Pensive songwriter

7 Common Songwriting Mistakes, and How to Avoid Them

Songwriting is problem-solving. For every song you’ve ever written that really works well, you’ve probably solved dozens or more problems that have taken you from the initial concept through to the finished product.

Over the past couple of decades I’ve helped songwriters solve issues related to their songwriting, either working directly via in-person or online sessions, or indirectly through my songwriting eBook bundle. And pretty early on I identified certain mistakes that seemed to be the most common ones, regardless of genre.

“The Essential Secrets of Songwriting” 10-eBook Bundle“The Essential Secrets of Songwriting” eBook bundle includes“Writing a Song From a Chord Progression”. Discover the secrets of making the chords-first songwriting process work for you.

Once in a while I like to remind songwriters of those common errors because if you can avoid those ones, you’ll speed up your songwriting process and become a much more efficient composer.

I’ve got them numbered 1-7, but the order doesn’t matter. You’ll probably recognize at least a few of them as ones you’re always working to avoid:

1. The form of the song is confusing.

When we talk about form, we’re talking about many possible things as they relate to a song. Most of the time, form refers to the overall structure of your song: the verses, chorus, and then any other sections you decide to add.

How form becomes confusing relates to musical energy. As sections alternate (verse 1 to chorus, chorus to verse 2, verse 2 to chorus, chorus to bridge, etc.) there needs to be a strong sense of contrast. Verses tend to be lower in musical energy when compared to the chorus, for example.

If your song doesn’t feature this kind of ebb and flow of musical energy, you’ve got problems that directly relate to form.

2. The melodies you use lack a sense of shape and contour.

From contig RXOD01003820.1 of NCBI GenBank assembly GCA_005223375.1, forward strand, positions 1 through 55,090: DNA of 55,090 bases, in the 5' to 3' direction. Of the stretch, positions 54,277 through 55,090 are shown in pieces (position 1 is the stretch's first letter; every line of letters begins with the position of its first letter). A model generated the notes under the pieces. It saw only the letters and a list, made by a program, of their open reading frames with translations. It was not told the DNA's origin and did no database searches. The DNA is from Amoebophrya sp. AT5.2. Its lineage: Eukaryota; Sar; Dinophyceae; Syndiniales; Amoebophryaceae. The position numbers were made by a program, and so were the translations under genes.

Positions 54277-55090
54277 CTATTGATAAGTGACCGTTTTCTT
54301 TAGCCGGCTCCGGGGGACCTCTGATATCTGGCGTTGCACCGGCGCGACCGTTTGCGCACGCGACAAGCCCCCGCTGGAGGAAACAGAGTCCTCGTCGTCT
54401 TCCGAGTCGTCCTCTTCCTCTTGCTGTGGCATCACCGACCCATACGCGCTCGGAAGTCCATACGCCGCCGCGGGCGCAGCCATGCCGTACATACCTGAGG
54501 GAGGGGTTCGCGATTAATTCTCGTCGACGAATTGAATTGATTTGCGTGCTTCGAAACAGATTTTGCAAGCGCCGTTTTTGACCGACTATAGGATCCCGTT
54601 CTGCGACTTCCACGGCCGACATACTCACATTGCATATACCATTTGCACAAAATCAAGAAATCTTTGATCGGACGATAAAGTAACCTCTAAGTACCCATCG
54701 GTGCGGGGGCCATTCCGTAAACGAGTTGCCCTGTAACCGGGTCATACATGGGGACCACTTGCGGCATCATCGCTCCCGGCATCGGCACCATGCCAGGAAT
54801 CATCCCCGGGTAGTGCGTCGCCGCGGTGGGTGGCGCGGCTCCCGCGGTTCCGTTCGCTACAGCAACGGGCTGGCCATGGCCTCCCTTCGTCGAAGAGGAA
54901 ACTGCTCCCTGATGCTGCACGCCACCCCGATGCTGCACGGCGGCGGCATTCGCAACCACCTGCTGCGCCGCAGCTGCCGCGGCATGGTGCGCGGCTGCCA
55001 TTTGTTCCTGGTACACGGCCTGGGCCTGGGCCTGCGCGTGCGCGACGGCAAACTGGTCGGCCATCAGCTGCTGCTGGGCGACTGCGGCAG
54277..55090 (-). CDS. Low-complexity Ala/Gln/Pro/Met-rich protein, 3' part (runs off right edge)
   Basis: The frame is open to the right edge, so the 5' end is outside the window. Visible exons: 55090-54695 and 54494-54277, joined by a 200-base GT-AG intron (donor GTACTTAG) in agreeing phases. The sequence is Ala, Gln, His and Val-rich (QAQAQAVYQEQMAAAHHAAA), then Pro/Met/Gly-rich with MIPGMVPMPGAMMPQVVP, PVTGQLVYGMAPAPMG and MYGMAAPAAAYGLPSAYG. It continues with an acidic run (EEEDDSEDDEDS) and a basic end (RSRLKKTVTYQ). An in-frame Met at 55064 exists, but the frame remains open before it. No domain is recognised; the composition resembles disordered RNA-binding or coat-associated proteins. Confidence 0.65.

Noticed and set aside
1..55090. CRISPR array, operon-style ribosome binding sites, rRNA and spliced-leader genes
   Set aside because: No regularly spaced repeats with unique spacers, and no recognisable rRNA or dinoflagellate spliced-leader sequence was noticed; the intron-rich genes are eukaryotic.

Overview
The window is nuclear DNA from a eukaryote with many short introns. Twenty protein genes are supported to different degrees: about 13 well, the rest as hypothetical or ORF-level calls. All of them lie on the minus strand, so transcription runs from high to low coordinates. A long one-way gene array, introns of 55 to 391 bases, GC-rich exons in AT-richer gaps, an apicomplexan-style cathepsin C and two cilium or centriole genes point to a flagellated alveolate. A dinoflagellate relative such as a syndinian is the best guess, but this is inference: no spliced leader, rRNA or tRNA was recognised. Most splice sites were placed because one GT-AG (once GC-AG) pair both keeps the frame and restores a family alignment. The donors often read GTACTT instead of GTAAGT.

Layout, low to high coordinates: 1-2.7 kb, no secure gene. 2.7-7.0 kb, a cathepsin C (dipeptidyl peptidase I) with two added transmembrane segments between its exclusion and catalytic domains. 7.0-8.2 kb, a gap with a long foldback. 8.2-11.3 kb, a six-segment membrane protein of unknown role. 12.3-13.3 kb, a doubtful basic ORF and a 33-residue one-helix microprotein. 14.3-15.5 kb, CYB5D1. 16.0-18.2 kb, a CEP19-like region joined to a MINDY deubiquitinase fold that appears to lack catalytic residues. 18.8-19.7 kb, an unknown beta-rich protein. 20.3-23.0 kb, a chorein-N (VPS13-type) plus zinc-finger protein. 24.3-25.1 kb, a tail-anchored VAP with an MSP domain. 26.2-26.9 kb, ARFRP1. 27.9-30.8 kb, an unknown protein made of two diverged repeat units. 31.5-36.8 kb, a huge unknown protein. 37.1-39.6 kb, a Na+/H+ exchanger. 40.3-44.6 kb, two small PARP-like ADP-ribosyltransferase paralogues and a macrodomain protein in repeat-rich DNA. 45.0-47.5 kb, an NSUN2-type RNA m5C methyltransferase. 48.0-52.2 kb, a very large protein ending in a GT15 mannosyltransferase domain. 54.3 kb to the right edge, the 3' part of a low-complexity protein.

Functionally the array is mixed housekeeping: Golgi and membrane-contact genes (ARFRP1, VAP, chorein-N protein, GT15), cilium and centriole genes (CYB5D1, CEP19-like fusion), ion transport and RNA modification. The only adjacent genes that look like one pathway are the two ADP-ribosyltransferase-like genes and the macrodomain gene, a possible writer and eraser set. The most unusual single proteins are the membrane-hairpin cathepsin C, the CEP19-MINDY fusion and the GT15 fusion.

A good melody pairs up with the chords that support it, and also help to amplify the meaning of your lyrics. But more than that, a good melody has a discernible shape.

By shape, I mean that quite literally. You should be able to take a pencil and draw a line that represents any particular melody within your song. As the melody moves up, your line should move up, for example.

And by the time you’ve finished that drawing, you should have a line that has a general (and usually gradual) up-and-down contour. If it simply looks random, like a scribble with no sense of design or shape, you may be discovering a problem that will make your melodies difficult for listeners to remember.

A great way to get used to using melodic shape as a diagnostic tool is to take a well-known hit song and do a line drawing that represents the melodies in that song.

3. The chord progressions wander aimlessly.

In most songs from the various pop genres, the chord progressions should feature the tonic chord as one that serves as a kind of “home base.” That’s certainly not to say that you can’t get creative and do something surprising, but the tonic chord, particularly in the chorus, needs to feature prominently.

Think of a song as being like a short walk around the neighbourhood, with your house acting as home base. You can find interesting places to see in your neighbourhood, but you can’t stray too far from home.

4. Your strong and fragile chord progressions are being used haphazardly.

A strong progression is one that clearly points to one chord as being the tonic, while a fragile progression is one that is a bit more ambiguous. This mistake is not like mistake #3 above; it’s a little different, so read on.

Here’s how this one works: Let’s say you’ve got three progressions that you’re using in your song: one for the verse, one for the chorus, and then let’s say one for the bridge section. The verse and bridge progressions can creatively wander a bit (though not losing sight of the tonic chord), while the chorus progression needs to be short and tonally strong.